The 6 largest sun shades developments we assist for 2020
When it comes to choosing cool sunglasses, there are two options. You can go for the classics – models like Ray-Ban's Wayfarer that have been protecting the retina since your grandfather's day – or you can check out the trends in terms of shapes, colors and eras. In any case, it is important to be able to tell the blinders apart from the blindingly ugly ones.
However, if you get it right, you get an unparalleled face-based upgrade: a seemingly simple piece of molded plastic or metal that can block harmful UV rays, prevent crow's feet, and instantly erase hangover face while giving you 100 percent extra added loot.
With that in mind, here are the six trends and key tips from leading brands to make sure you find the right ones for your face shape.
How to choose a style of sunglasses
Before you dive into the chicest colors this season, you need to know which frames will show off your mug well. To do this, we used the expert knowledge of Bhavisha Parmar from eyewear retailer Sunglass Hut, who knows everything there is to know about adapting your sunglasses to what Mother Nature has given you.
Sunglasses for a round face
“The main characteristics of a circular area are similar length and width, soft features and a rounded jaw line. Angled sunglasses add definition to this face shape, while deep colors minimize the fullness and gradient lenses lengthen the face. Tortoiseshell and warm caramels are good colors. Thicker frames with wide temples are also suitable for round faces as they increase the width. However, this face shape should always be kept away from round sunglasses. "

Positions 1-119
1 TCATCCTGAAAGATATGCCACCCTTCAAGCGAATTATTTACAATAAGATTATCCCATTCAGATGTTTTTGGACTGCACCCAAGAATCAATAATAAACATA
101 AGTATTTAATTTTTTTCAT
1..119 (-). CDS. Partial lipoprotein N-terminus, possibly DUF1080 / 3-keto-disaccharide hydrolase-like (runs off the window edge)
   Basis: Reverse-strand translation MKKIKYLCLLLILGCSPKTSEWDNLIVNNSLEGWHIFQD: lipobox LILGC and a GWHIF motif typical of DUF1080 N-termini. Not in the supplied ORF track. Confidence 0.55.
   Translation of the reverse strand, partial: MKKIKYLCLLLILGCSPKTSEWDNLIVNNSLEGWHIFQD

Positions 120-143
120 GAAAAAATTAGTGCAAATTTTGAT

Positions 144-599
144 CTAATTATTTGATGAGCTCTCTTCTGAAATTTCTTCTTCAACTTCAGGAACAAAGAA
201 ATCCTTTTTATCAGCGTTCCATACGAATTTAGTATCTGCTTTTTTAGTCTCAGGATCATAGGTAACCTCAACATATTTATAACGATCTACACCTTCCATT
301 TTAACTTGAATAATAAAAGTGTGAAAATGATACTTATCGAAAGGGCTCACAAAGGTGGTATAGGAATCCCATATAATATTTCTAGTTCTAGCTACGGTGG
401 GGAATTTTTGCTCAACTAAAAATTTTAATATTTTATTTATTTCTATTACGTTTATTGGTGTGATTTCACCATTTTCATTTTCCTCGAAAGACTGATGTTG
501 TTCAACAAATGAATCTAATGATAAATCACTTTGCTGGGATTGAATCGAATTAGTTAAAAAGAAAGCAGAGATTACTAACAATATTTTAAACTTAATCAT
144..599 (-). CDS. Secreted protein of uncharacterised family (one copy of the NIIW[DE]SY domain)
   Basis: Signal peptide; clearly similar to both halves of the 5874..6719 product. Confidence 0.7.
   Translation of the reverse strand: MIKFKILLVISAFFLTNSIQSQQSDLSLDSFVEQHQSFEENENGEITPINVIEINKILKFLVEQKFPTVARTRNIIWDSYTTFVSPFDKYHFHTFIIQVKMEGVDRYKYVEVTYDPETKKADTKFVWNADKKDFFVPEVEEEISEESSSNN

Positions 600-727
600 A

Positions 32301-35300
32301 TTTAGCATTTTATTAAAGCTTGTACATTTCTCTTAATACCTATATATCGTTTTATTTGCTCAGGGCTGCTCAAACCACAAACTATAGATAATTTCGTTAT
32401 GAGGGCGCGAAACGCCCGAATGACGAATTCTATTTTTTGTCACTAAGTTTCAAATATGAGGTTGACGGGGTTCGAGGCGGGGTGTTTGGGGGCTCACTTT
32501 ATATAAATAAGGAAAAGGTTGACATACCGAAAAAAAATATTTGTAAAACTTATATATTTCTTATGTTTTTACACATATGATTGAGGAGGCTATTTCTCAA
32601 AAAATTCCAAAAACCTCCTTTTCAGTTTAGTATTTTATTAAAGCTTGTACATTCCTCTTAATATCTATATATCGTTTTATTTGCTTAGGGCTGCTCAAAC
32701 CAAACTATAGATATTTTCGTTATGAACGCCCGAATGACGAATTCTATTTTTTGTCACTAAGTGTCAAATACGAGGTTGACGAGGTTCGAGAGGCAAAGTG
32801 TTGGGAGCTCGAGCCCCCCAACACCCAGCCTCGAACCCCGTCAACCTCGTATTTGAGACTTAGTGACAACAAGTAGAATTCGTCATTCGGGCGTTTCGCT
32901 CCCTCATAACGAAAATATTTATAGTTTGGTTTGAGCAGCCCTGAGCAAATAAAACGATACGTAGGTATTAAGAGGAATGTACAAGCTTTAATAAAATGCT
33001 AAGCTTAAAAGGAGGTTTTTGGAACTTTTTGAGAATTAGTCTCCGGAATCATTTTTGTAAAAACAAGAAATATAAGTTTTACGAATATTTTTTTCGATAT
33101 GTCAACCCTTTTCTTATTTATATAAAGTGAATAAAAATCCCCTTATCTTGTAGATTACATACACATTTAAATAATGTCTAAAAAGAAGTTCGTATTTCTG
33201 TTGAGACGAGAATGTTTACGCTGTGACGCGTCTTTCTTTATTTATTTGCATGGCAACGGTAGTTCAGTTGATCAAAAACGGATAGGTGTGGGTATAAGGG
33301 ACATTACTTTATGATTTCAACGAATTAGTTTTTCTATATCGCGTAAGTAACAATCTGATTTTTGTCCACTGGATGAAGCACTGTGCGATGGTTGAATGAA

Sunglasses for a heart-shaped face
“Heart-shaped faces have broad foreheads and cheekbones with a tapered chin. To counter this, look for thin sunglasses made of light metal or clear plastic with wider lower halves like angular or aviator shapes to even out the width of the chin. Avoid dark colors like black as these tend to cut the line of the face. "
Sunglasses for an oval face
“Although an oval face shape is well balanced overall, it is longer than it is wide, which should be noted. Slightly square teardrop lenses look great on this type of face along with oversized lenses like aviators. However, avoid angular styles like rectangular sunglasses as these can narrow the face. "
Sunglasses for a square face
“The hallmarks of a square face are a strong jaw line with an equally broad forehead. The aim is to soften the lines that are defined: this can be achieved by choosing circular styles and teardrop lenses. Metal frames make the face appear softer. Black or monochrome frames are also flattering. Avoid square or rectangular shapes as they can draw attention to the angles and create the appearance of a shorter head. "
The Sunglasses Trends You Need To Know Now
It's obvious that a big part of the reason round sunglasses worked so well on John Lennon was the fact that he was John Lennon, a style icon. However, don't let the relative anonymity (and absolute lack of rock & # 39; n & # 39; roll credentials) put you off, as these vintage sunglasses can be worn by mortals too.
“Round sunglasses are a must for this season. The best examples combine acetate arms and metal fronts, ”says Marie Wilkinson, Design Director at Cutler and Gross. "Those with square and diamond shaped faces go best with these frames as circular designs are best for those with natural angles."
If your head is missing lines, these sunglasses aren't totally banned. Round lenses with a horizontal brow bar offer a less unforgiving way to go around in circles this season.
Round-profile guys who thought they'd pulled the short straw into the face shape lottery can take comfort that this year's geometric sunglasses were practically designed just for them. Aside from being able to give Bonce's orbicular structure, these overtly angular shades are far from standard so there's little chance every other Tom, Dick, and Harry would wear them when the sun is shining.